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Old April 8th, 2010, 02:42 PM   #1
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Affordable Steady Cams?

Are there any consumer level steady cams? I'm interested in purchasing one, preferably under $1000 and one that would work with a Canon GL 2. I've seen the Flycam on ebay, is this worth investing in?
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Old April 8th, 2010, 02:58 PM   #2
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CMR Blackbird. I have one and love it. Do a search on the forums and you will see it gets pretty great reviews.
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Old April 9th, 2010, 04:29 AM   #3
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Originally Posted by Lee Tamer View Post
I've seen the Flycam on ebay, is this worth investing in?
I've used a Flycam and I wouldn't recommend it. It looks like it would work great, but when it comes down to actually working - lots of problems, particularly with the gimbal.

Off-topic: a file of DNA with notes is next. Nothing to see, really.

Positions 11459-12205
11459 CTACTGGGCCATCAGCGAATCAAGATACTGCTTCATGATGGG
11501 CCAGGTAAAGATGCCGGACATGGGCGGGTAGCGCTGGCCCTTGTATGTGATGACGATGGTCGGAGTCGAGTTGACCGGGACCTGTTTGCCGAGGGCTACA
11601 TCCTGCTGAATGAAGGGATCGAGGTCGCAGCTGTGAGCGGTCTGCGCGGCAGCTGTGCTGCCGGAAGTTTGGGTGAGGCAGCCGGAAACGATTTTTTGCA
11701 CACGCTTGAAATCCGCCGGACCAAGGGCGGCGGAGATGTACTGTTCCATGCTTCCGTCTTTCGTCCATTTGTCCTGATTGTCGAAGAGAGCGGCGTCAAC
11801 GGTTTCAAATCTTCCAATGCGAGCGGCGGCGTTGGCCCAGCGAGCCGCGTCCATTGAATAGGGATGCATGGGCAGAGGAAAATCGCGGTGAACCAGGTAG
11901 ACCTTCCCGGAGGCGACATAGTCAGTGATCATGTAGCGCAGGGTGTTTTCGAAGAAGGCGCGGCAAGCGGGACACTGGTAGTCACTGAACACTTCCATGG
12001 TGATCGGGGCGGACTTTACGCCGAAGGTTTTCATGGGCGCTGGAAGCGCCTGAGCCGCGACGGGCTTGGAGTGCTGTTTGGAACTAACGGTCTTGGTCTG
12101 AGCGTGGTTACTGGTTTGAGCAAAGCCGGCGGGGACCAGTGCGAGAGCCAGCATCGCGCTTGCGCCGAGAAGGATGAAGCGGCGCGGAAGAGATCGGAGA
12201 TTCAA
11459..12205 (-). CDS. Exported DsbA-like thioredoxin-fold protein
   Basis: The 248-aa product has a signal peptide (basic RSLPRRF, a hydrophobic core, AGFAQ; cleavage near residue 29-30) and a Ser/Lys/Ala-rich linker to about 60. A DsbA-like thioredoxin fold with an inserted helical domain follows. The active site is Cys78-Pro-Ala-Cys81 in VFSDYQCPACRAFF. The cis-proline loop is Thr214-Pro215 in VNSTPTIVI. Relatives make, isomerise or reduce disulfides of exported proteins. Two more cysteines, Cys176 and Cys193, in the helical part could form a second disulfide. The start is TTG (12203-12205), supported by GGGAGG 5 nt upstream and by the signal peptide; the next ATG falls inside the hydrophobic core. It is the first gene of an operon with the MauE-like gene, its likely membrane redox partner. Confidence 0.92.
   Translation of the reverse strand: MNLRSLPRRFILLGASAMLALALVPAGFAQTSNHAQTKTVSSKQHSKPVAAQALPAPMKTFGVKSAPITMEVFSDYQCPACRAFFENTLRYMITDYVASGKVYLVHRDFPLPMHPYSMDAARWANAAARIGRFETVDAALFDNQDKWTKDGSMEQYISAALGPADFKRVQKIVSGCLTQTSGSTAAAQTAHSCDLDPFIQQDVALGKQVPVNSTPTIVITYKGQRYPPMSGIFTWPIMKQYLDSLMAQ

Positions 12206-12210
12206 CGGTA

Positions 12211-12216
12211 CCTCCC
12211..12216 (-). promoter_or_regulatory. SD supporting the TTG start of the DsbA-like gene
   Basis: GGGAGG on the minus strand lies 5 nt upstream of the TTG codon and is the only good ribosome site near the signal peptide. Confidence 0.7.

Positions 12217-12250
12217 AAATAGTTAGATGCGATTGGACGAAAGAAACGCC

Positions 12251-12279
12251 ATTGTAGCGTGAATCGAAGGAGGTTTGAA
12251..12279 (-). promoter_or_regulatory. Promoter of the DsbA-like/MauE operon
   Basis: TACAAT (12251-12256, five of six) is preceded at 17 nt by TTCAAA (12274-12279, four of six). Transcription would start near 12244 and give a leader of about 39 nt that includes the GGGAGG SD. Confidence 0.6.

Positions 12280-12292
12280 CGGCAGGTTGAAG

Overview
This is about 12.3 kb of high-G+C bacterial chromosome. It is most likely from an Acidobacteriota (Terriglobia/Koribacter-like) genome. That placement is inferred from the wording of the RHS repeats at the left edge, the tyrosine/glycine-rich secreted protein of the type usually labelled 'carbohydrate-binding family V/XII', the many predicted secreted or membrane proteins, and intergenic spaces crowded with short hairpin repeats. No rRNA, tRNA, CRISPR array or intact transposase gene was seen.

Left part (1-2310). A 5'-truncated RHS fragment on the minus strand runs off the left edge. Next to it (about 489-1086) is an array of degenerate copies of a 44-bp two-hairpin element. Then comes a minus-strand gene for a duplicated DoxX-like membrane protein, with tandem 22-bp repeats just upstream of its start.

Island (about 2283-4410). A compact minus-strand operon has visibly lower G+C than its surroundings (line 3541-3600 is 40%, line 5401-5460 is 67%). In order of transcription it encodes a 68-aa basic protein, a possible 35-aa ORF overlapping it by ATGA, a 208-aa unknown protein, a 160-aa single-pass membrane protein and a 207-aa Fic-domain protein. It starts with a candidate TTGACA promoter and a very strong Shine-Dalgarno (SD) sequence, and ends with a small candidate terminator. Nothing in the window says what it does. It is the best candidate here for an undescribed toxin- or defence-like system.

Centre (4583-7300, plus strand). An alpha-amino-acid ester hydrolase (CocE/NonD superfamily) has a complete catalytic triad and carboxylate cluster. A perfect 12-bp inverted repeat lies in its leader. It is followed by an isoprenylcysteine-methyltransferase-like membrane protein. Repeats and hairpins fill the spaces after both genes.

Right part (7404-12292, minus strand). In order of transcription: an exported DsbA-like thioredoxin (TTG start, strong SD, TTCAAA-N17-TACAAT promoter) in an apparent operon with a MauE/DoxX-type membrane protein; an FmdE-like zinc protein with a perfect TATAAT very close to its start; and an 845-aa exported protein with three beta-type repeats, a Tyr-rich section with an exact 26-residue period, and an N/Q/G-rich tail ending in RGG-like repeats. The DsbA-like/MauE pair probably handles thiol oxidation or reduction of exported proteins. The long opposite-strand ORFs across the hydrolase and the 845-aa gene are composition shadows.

I've also used Glidecam. These do work, but not great. The isolation isn't the best, and it takes a long time to set up for each shot.

If you want something under $1000, I've also heard good things about the CMR Blackbird. Charles Papert did a nice writeup on it here:
NAB2009 Stabilizer Wrap-Up at DVInfo.net
(toward the bottom).

If you want a system with a vest and arm, good ones start around $4000.

Hope this helps.
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Old April 9th, 2010, 07:20 AM   #4
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HWM CMR Blackbird Review Firewerkz Films Singapore

This is what I did with the Blackbird. I have worked with Glidecam, Merlin, Flycam, Blackbird. Most have their own strengths so its hard to decide. Really depends what features u r looking for.
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Old April 9th, 2010, 08:10 AM   #5
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Hi Lee

I have had both the Flycam 5000 and vest and the 6000 and vest...Ok, you need to clean up the engineering a bit but after that they work pretty well. All the necessary mods are listed on the HBS forum under modifying commercial systems.